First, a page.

For decades filmmakers have paid tribute to cities like Paris, London, New York and Rome. They’ve shown the beauty and the desire of these cities: the skylines, the food, the local sights, the people. In Cairo Time, filmmaker Ruba Nadda brings the attention to the Egyptian capital, prior to the recent revolution. Nadda shows off the city and its surrounding area with beautiful, picturesque views of landscapes, people working and the hustle of daily life. It’s a warts and all observation that brings to light the difficulties that women experience in a “modern” society.
When Juliette (Patricia Clarkson) arrives in Cairo, she’s expecting to spend some time with her husband, a UN employee. But when she finds he’s been delayed by work in Gaza, his former coworker Tareq (Alexander Siddig) steps in to pick her up from the airport and transport her to her hotel. Juliette spends several days trying to find her way on her on in Cairo but she has difficulty fitting in despite lunches and activities with other UN spouses. Lonely and culturally isolated, she calls on Tareq and spends some time seeing the sights with him. As it becomes clear that Juliette’s husband won’t be returning anytime soon, it becomes easier for her to enjoy Tareq’s company and it’s clear that the feeling is mutual.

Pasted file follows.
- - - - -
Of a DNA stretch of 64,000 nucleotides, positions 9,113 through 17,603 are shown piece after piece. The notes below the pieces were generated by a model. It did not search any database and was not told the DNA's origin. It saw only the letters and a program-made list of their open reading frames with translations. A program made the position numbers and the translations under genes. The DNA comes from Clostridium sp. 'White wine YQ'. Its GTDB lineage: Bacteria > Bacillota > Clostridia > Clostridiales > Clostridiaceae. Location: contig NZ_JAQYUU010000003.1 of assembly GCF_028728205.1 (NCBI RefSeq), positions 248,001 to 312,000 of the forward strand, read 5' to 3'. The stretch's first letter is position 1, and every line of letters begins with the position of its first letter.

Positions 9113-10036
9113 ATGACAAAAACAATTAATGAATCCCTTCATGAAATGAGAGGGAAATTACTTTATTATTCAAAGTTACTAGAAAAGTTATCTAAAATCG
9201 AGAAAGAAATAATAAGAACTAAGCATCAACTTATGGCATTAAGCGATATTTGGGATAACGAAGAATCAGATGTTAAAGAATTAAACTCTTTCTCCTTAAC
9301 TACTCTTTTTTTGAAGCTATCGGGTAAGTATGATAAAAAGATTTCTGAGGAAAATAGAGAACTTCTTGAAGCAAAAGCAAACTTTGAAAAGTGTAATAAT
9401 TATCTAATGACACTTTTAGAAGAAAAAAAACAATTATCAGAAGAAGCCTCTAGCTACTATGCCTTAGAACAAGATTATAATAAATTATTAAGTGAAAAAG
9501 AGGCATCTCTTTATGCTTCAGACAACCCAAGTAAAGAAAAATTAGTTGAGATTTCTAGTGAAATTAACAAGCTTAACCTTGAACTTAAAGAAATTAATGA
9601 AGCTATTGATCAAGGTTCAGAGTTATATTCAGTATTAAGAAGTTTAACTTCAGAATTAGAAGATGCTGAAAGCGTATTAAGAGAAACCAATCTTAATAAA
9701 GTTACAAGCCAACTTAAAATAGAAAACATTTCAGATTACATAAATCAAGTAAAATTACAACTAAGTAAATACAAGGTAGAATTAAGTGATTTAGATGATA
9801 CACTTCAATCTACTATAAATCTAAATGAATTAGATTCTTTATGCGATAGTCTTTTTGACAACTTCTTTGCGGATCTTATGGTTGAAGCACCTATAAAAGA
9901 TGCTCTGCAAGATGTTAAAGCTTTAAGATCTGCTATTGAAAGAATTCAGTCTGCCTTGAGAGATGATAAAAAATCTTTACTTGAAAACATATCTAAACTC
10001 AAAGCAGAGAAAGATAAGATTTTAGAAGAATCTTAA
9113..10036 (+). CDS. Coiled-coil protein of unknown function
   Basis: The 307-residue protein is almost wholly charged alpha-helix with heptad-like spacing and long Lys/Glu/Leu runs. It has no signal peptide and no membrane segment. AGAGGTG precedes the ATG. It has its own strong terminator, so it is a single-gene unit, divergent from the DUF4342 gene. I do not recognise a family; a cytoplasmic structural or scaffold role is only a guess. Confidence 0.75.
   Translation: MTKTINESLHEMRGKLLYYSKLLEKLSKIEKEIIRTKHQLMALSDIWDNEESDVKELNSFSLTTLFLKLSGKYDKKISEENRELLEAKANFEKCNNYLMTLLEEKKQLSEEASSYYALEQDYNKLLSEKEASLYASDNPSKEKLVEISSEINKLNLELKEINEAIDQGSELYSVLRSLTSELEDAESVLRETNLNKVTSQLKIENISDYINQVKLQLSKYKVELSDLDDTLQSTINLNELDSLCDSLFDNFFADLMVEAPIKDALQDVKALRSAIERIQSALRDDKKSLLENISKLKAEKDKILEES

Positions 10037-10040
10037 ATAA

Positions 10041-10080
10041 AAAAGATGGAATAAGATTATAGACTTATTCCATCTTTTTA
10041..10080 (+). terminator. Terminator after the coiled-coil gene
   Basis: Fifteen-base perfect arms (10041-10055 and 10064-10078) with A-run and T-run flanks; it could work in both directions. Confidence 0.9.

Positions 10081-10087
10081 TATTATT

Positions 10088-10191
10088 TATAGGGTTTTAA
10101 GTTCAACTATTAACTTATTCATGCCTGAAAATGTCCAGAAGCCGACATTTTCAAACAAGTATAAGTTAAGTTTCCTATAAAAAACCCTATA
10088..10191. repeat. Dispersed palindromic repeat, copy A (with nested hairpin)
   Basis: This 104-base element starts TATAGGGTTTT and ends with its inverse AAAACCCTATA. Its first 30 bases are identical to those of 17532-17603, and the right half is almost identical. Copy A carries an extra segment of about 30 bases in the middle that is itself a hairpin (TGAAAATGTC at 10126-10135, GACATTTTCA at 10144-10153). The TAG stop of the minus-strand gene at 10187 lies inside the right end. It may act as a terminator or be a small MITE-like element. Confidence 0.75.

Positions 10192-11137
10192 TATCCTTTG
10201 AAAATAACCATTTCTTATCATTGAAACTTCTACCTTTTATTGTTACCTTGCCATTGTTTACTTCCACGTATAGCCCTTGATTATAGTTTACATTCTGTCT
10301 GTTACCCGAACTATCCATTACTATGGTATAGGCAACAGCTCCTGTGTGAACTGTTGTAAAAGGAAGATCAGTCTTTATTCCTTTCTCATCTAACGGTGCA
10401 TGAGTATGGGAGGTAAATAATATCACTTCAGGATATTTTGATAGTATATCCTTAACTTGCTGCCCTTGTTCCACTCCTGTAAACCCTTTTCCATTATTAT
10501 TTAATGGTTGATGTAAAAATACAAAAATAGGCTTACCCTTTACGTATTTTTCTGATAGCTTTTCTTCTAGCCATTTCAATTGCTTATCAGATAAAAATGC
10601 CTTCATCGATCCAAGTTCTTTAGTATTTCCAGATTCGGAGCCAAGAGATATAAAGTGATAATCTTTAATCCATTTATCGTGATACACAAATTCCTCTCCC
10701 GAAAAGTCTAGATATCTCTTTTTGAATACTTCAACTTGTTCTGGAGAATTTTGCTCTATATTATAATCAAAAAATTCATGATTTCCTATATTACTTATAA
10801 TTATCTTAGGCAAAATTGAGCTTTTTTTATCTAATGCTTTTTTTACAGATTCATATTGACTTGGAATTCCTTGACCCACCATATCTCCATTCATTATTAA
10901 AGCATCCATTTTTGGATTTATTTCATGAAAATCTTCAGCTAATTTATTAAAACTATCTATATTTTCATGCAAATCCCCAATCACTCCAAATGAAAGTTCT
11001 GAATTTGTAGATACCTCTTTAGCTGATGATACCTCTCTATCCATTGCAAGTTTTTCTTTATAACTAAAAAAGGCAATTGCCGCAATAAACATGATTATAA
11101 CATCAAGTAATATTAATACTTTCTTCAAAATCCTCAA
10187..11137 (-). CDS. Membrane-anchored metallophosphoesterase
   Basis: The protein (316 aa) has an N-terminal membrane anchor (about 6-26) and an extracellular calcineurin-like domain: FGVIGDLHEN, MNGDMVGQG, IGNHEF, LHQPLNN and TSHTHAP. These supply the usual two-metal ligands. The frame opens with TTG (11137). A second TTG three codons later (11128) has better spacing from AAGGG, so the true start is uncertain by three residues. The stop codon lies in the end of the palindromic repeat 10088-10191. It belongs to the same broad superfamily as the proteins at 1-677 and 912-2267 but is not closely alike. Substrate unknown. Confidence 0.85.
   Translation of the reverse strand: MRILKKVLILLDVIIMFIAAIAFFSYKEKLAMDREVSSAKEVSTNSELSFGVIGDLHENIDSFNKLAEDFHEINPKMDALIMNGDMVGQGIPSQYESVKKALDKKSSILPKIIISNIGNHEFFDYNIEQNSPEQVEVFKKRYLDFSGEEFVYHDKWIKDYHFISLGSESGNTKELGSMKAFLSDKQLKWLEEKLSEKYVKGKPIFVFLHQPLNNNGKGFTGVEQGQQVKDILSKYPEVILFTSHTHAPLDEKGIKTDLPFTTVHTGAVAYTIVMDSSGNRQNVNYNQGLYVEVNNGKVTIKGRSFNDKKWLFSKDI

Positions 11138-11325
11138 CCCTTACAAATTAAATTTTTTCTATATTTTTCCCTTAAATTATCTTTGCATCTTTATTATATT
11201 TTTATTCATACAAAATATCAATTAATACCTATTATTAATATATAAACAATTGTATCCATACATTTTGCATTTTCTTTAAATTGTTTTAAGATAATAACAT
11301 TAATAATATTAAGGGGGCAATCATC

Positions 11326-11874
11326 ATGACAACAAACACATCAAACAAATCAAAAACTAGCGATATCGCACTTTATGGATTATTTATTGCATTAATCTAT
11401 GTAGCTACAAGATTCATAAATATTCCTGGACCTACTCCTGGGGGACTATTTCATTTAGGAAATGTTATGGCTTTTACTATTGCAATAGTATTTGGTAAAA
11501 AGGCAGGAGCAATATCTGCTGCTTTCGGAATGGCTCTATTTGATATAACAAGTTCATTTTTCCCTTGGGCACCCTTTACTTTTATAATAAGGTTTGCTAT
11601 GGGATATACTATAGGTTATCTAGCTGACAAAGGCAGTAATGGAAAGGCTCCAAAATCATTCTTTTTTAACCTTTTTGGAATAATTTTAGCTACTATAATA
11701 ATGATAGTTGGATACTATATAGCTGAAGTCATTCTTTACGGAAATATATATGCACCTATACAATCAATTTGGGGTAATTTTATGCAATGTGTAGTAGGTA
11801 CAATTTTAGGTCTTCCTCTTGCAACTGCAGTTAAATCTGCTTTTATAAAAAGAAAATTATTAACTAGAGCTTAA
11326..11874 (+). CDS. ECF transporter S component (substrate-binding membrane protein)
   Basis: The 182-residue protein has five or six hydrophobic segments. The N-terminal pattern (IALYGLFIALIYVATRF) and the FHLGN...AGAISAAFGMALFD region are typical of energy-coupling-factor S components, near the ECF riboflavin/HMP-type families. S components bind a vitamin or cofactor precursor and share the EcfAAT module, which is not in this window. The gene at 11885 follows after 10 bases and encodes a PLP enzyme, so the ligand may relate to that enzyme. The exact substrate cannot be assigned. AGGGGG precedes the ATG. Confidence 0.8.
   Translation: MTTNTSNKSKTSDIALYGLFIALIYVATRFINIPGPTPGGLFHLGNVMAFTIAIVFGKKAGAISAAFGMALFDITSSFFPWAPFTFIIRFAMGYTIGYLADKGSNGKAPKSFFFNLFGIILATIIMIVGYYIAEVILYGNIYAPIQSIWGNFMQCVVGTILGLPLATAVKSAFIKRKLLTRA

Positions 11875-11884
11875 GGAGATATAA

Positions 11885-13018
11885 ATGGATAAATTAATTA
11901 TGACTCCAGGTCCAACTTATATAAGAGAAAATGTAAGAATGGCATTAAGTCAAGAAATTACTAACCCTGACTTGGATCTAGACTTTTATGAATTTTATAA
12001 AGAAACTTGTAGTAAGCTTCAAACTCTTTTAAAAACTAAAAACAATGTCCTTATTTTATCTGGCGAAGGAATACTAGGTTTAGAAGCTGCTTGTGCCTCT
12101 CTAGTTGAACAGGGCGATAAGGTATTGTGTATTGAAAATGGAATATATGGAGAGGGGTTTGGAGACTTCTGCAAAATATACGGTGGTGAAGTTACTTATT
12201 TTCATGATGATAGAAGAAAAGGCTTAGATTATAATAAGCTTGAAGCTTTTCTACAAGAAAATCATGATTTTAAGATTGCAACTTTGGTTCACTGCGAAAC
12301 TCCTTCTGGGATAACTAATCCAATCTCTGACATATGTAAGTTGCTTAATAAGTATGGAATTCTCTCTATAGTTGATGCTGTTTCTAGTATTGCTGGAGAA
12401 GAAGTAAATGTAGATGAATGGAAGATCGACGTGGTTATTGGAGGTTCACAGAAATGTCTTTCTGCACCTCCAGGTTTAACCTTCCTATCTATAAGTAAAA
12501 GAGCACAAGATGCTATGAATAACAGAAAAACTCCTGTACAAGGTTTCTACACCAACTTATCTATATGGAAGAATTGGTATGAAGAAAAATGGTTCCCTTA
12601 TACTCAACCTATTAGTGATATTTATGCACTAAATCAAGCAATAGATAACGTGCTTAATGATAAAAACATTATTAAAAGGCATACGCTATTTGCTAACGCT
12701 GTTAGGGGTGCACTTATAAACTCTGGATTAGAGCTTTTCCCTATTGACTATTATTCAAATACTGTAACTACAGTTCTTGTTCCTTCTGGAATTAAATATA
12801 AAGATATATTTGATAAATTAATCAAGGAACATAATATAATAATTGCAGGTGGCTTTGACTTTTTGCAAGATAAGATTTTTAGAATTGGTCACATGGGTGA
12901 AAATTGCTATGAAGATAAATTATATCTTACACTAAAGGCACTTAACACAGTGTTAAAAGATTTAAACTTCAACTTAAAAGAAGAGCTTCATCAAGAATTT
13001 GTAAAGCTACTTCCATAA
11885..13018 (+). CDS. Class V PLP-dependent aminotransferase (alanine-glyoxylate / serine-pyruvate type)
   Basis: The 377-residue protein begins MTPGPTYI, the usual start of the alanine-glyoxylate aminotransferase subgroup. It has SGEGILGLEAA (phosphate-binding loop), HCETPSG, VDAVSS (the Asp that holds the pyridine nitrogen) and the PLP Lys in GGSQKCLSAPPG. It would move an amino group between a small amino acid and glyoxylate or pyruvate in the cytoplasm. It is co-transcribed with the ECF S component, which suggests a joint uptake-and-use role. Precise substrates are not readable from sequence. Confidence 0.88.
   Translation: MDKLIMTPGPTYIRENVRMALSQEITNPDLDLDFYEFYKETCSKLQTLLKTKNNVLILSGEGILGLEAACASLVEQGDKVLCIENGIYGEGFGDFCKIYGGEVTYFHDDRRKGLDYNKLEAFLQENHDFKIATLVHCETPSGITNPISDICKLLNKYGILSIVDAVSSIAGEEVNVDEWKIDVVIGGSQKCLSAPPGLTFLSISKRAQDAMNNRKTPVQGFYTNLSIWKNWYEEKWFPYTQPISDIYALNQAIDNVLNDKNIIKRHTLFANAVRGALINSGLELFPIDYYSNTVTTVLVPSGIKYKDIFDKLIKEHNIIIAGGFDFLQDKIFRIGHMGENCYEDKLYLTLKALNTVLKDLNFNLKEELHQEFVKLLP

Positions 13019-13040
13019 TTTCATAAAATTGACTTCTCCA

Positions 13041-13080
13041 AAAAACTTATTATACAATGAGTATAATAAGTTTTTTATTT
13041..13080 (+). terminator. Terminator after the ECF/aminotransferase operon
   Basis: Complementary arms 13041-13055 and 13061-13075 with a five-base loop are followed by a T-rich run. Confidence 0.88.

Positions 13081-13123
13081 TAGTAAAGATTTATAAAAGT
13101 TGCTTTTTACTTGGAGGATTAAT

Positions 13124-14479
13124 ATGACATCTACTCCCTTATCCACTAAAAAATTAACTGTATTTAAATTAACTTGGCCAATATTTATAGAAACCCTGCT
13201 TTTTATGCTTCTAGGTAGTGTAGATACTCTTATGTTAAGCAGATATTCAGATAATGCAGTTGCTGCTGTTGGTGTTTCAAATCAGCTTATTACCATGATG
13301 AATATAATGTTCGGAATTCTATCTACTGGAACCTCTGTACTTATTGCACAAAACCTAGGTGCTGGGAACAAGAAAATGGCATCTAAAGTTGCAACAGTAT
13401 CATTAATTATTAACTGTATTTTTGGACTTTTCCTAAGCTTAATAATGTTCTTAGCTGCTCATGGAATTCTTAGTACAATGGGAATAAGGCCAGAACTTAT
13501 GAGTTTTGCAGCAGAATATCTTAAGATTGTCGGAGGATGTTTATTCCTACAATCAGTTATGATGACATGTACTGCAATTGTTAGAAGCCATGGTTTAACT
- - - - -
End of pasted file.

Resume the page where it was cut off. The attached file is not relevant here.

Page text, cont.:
While Cairo Time is considered a romance movie, it’s not of the typical sort. It’s complicated and more realistic than the stories that some films pursue. Cairo Time is charming and subtle, a fascinating exploration of a culture still considered in some parts of the West as exotic, and it’s a story worth telling.